The Crazy Problems with Creating PDFs on the Frontend by@arthur.tkachenko

The Crazy Problems with Creating PDFs on the Frontend


I want to share my experience of building PDF generators. PDF export from HTML pages was always a big problem. A few times we were stuck for weeks while building food tech projects. Being aware that it might cause a problem, I decided to separate our functionality and be able to play with pdf without caring about everything else.

First Story

The first time where I was involved in PDF was an old PHP5 project my company was assigned to our team to rebuild everything from scratch and reduce 10 years of tech debt.

This project was generated reports based on static data, that was acquired from business owners and top managers. It was a survey, where top-level managers can tell about problems they face. The questionnaire was built that way to provoke to reveal the truth, even in complex situations. After that, information gets analyzed and returned with advice on how this can be solved. With a list of steps, that the company should do and overgrow their problems.


Later that data was merged and stored in a database pool of data combined by the same industry.


And after processing the survey you can review industry reports and make long-term predictions.

The first version of that report export was created in 2005. At that time, web-based software was simple and has very limited functionality (weak).

Previous reports were saved in the database as files(sic!). When I received all this data and files with results combined weight was about 1 Gb. That was a huge amount of valuable data at that time. Just try to remember what the internet and phones were like in 2005. ;)


So I know a lot about problems with PDF files. And this article might help you if you want to generate custom invoices, reports, meal plans, and food information, like recipes.

When I realized that we had a huge demand for building PDF export tools, I was ready to jump into it.

Before starting to code, I prepared a list of libraries/npm packages that do PDF documents. I’m thankful to God for those tools from this list. They are evolving and becoming better and better.

I tried different packages, some of them I just reviewed. A lot of them sound promising but didn't meet our needs.

I picked React-PDF. The creator of this package uses an interesting approach, has a good community, and heavily building it.


You can read more about ReactPDF v2 here:

Dev community that uses this package provides some financial support. I'll put a link here - if you want to become a supporter - It'll be awesome.

Open Collective maintains all finances behind. If this article will help to raise additional support = I will be happy. Because it's a good open-sourced library.

link to GitHub of my source

Second Story

At one of the food tech startups, all data was stored in WordPress database and used custom plugins for displaying recipes and ingredients.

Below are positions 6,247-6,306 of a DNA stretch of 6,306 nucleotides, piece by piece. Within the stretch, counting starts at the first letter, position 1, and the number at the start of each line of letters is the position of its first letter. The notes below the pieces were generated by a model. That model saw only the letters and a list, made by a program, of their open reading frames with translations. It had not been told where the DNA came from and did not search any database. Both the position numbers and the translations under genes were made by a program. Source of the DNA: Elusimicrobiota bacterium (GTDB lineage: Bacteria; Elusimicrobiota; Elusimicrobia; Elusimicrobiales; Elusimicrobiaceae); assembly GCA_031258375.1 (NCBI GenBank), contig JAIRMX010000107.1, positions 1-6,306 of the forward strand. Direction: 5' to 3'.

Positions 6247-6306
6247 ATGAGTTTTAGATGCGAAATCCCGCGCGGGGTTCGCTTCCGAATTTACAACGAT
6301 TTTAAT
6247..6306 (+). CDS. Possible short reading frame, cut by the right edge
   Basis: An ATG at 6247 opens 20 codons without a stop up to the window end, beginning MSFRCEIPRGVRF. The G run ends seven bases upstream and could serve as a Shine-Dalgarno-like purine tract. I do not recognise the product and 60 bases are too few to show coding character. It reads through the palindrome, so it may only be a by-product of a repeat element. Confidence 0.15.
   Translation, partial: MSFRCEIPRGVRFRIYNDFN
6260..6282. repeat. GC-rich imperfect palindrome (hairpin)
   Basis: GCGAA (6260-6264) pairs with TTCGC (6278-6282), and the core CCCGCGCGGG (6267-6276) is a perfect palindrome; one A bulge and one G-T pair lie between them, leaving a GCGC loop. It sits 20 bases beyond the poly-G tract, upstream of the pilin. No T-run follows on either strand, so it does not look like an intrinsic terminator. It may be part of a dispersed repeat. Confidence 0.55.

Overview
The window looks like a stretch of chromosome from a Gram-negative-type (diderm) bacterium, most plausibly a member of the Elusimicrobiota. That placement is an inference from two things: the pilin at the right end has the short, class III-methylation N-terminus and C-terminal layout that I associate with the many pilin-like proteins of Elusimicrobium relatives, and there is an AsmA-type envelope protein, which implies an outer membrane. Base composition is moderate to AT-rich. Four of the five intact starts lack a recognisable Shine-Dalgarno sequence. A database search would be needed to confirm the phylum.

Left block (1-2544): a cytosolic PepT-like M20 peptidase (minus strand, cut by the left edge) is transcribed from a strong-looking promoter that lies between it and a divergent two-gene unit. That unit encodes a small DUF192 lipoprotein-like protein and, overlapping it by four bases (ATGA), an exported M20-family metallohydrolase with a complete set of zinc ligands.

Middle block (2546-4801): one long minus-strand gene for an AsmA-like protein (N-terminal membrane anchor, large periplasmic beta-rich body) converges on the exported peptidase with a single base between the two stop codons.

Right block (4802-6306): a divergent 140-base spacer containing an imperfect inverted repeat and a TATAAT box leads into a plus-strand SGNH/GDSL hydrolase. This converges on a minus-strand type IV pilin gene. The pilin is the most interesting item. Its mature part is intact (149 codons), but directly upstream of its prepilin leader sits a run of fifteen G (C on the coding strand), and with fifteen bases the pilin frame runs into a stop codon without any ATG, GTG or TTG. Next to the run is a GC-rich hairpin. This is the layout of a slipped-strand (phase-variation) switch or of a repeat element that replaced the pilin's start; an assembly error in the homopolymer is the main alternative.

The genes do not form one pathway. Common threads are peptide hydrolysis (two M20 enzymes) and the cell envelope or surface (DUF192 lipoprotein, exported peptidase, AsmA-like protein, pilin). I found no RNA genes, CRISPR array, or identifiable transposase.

The plugin didn’t provide all functionality that we want to give to our users. Our goal was to extend the calculations, based on user preferences. And we don’t have any real opportunity (not joking) to make calculations on the backend side. So we need to joggle with Javascript before we display data at the frontend side.

To make it work as we need to do strange moves: we must generate an HTML page, using pure data from the database.

Then we start our DOM manipulations:

  • we hide the main content

  • make calculations

  • remove some data

  • merge some "table cells".

And only after these manipulations, we were able to finish this HTML page and send it to print from the browser method.

Third story

At the next food project, my partner was responsible for coding PDF export. He is an experienced developer but was going crazy while coding this functionality. During the debugging process, it displays strings like 'hello', '123'...

He was swearing a lot because let's face it - simple things can generate a lot of trouble.


He was stuck for a few days with displaying images in PDF documents. Images can be uploaded in different sizes, different modes: landscape or portrait; and when you display a meal image -> it cannot be shrunk, because it will make a meal looks ugly.


At some point, he sent me an exported document. Inside this document, I saw a picture of an old man with flowers on his head. It was a sign that he completed this part of a project :)


So when someone is working or testing PDF reports -> you can see that he has a lot of PDF docs, downloaded from the web project.

So we were building our module, highly connected to react-pdf. It's far away from ideal. But it worked and could be used by other developers and save time. If you like what we do -> feel free to star our repository on Github.

As proof we're launching this repository, to show how it works and looks.

Not sure when it will be ready, but can be a starting point.

Styles look ugly right now, but it's easy to enable styles. My main goal was to be able to adjust things as necessary.






First published here